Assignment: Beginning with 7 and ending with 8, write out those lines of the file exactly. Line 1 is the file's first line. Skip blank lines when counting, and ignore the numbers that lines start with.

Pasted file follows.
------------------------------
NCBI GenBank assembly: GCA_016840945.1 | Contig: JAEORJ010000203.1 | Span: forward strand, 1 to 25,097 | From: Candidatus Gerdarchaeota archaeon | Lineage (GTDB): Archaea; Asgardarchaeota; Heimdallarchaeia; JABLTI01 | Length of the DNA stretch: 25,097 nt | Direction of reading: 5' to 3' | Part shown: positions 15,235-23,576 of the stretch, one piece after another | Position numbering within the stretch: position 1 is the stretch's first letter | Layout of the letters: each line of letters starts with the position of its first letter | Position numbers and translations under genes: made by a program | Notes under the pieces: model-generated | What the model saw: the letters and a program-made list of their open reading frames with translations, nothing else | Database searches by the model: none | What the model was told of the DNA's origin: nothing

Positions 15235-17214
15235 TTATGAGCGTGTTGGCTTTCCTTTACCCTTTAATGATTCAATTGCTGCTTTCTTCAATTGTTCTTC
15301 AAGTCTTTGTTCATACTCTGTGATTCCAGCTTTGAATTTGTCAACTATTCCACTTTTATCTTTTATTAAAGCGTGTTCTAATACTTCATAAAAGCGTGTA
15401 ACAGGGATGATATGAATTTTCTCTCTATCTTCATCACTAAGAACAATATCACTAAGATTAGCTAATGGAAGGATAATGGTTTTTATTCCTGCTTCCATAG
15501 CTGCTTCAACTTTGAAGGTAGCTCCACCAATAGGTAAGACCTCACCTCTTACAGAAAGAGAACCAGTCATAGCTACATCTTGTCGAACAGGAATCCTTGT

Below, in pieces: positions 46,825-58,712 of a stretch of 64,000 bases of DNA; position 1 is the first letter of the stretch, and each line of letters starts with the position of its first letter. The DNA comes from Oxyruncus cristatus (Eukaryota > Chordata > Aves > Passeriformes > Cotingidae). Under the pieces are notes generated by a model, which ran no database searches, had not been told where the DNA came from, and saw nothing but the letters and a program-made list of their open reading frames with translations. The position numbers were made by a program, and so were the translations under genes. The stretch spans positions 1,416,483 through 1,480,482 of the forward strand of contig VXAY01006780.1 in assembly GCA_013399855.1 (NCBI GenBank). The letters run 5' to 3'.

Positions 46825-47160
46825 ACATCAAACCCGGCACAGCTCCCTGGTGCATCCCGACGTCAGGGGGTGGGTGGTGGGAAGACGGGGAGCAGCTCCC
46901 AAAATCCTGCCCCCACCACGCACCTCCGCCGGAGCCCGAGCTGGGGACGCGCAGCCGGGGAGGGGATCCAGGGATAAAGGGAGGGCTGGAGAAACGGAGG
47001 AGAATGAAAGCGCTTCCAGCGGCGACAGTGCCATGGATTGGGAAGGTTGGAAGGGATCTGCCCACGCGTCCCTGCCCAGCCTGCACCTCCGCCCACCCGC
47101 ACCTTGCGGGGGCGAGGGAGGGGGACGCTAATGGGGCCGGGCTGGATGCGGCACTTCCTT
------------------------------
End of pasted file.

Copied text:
Below, in pieces: positions 46,825-58,712 of a stretch of 64,000 bases of DNA; position 1 is the first letter of the stretch, and each line of letters starts with the position of its first letter. The DNA comes from Oxyruncus cristatus (Eukaryota > Chordata > Aves > Passeriformes > Cotingidae). Under the pieces are notes generated by a model, which ran no database searches, had not been told where the DNA came from, and saw nothing but the letters and a program-made list of their open reading frames with translations. The position numbers were made by a program, and so were the translations under genes. The stretch spans positions 1,416,483 through 1,480,482 of the forward strand of contig VXAY01006780.1 in assembly GCA_013399855.1 (NCBI GenBank). The letters run 5' to 3'.

Positions 46825-47160